Maker's Name: 
Adam Hilger Ltd., London / No. E334 301 28210
Where made: 
22 × 18 × 22 cm

This museum piece is an X-ray Spectrometer. It was designed by Dr Muller and made by an English firm Adam Hilger. The spectrometer was designed to be extremely compact while still being sufficiently accurate for use in classrooms. It would have been used by advanced students to study the diffraction pattern that resulted when an X-ray beam was shone through a sample. From this information the students would have been able to determine the space lattice structure of the sample and hence analyse its properties. This particular spectrometer was used in the teaching laboratories of UQ for various experiments involving the observation and measurement of X-ray behaviour, diffraction patterns and crystal structure.

The spectrometer has a rectangular iron base which encloses a spring drive. Above the base is a hollow iron box and a thin slit; followed by a rotating crystal mount and a sheet of photographic film that is mounted in a brass arc. The sides of the device are enclosed by lead shielding, leaving the top and bottom open. This shielding is to protect the user against the X-ray radiation. The sample to be studied, normally a piece of crystal, would be mounted in the center of the device. The spring drive powers a toothed wheel which can be used to rotate the crystal. The mount can also be tilted. An X-ray beam would then be shone through the crystal and the resulting diffraction pattern would be recorded on the strip of photographic film in the curved holder, which could then be removed and studied.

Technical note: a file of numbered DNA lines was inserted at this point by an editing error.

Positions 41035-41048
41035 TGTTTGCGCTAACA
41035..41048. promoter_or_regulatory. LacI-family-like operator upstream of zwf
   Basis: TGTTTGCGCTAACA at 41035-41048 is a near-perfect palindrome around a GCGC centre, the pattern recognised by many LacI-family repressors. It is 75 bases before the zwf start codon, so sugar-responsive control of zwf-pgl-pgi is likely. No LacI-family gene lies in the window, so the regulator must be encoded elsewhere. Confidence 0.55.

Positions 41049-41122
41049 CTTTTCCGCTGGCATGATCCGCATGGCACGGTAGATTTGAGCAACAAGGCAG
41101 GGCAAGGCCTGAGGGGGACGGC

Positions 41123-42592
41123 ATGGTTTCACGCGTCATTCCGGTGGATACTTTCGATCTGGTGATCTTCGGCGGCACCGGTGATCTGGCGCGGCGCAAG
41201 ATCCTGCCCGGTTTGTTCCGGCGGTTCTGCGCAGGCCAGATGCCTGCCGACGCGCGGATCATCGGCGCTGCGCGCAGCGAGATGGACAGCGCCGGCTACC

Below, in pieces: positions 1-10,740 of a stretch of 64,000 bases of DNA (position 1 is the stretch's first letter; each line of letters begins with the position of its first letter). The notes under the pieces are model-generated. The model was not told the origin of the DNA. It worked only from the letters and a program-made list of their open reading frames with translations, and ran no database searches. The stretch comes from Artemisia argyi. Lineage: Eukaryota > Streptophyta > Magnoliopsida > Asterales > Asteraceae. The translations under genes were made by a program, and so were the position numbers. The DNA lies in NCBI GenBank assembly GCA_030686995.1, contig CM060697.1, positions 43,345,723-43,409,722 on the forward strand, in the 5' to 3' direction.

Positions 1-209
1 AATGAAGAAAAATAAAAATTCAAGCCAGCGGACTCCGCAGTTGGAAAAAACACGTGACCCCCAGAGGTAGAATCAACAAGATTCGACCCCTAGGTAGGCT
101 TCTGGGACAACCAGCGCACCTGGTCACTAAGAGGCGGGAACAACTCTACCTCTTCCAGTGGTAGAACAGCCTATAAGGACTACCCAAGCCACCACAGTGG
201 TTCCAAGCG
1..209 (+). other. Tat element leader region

Crystals are made up of a geometrically regular lattice of atoms. When X-rays fall incident on the crystal lattice they have the potential to be reflected by the planes formed by the electron clouds of the atoms. Some rays will be reflected by the first plane while the rest pass through to the second. The process repeats itself at each layer, forming a diffraction pattern. By examining the light that passes through the crystal, a user can determine the density and placement of the atoms and electrons in the crystal.

Adam Hilger Ltd was a maker of optical instruments and was founded in 1904 in London. In 1937 it was incorporated into Cambridge Instrument Co. Ltd but continued to trade under its original name until it closed in 1948. After 1948 the company became part of Hilger and Watts.

This item is part of the UQ Physics Museum Crystallography Tour
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